This program is part of the PBS series American Experience. In this episode, a critical eye is cast on the early efforts by Congress to "civilize" Native Americans. This homogenization process required the removal of Native American children from their homes and placing them in special Indian schools. Forced to stay for years at a time without returning home, children were required to eschew their own language and culture and learn instead the ways of the white man. Archival photographs and clips, newspaper accounts, journals, personal recollections, and commentary by historians relate the particulars of this era in American History and its ultimate demise. ~ Rose of Sharon Winter, All Movie Guide
In 1875, Captain Richard Pratt began an ambitious experiment that involved teaching Indians in Florida to read and write English, putting them in uniforms and drilling them like soldiers. "Kill the Indian and save the man," was Pratt's motto. With the blessing of Congress, Pratt expanded his program by establishing the Carlisle School for Indian Students. Native Americans who attended these schools help tell the story of an experiment gone bad and its consequences for a generation of Indians. In 1875, Captain Richard Pratt escorted 72 Indian warriors suspected of murdering white settlers to Fort Marion in St. Augustine, Florida. Once there, Pratt began an ambitious experiment which involved teaching the Indians to read and wri te English, putting them in uniforms and drilling them like soldiers. "Kill the Indian and save the man," was Pratt's motto.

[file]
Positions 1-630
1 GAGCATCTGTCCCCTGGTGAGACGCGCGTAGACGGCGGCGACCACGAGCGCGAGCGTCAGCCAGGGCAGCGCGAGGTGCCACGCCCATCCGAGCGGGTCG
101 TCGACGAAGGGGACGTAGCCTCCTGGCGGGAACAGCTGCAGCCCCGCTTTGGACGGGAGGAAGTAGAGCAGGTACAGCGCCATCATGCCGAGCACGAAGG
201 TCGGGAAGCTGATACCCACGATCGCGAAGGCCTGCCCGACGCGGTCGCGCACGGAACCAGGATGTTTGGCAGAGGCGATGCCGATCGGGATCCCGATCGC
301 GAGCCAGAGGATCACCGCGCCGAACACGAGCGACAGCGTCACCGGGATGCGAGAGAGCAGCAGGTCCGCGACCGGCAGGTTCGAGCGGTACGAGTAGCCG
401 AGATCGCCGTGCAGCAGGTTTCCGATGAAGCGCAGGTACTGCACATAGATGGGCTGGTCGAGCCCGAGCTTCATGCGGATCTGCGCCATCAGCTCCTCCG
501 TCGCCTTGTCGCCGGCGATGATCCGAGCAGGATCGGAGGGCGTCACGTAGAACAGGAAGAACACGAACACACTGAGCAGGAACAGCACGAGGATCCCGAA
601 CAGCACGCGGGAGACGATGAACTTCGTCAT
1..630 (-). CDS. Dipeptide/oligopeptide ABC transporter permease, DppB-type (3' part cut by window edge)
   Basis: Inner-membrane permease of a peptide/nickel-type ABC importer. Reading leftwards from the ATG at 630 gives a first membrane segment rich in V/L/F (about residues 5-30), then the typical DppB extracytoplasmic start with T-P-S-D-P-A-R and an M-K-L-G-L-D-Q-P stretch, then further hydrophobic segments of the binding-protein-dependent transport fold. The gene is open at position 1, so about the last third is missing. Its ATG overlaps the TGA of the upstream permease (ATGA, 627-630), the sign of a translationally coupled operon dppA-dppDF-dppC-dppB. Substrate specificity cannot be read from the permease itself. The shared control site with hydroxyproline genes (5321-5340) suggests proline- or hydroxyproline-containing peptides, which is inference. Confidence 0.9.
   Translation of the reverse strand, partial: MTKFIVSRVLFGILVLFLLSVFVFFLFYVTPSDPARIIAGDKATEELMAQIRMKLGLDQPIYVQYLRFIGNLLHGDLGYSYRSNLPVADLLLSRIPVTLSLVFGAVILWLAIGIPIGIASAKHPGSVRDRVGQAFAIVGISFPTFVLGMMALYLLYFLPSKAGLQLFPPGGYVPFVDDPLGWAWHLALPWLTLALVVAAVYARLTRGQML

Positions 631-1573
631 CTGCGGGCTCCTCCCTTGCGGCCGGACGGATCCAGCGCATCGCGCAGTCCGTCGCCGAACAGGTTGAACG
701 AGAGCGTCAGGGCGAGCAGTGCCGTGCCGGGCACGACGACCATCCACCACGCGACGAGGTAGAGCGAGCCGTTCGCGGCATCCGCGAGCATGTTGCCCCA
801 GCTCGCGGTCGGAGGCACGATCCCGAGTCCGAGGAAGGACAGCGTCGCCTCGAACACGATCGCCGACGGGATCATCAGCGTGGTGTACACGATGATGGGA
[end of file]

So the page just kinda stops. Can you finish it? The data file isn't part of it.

News of Pratt's experiment spread. With the blessing of Congress, Pratt expanded his program by establishing the Carlisle School for Indian Students to continue his "civilizing" mission. Although liberal policy for the times, Pratt's school was a form of cultural genocide. The schools continued into the '30s until administrators saw that the promised opportunities for Indian students would not materialize, threat they...
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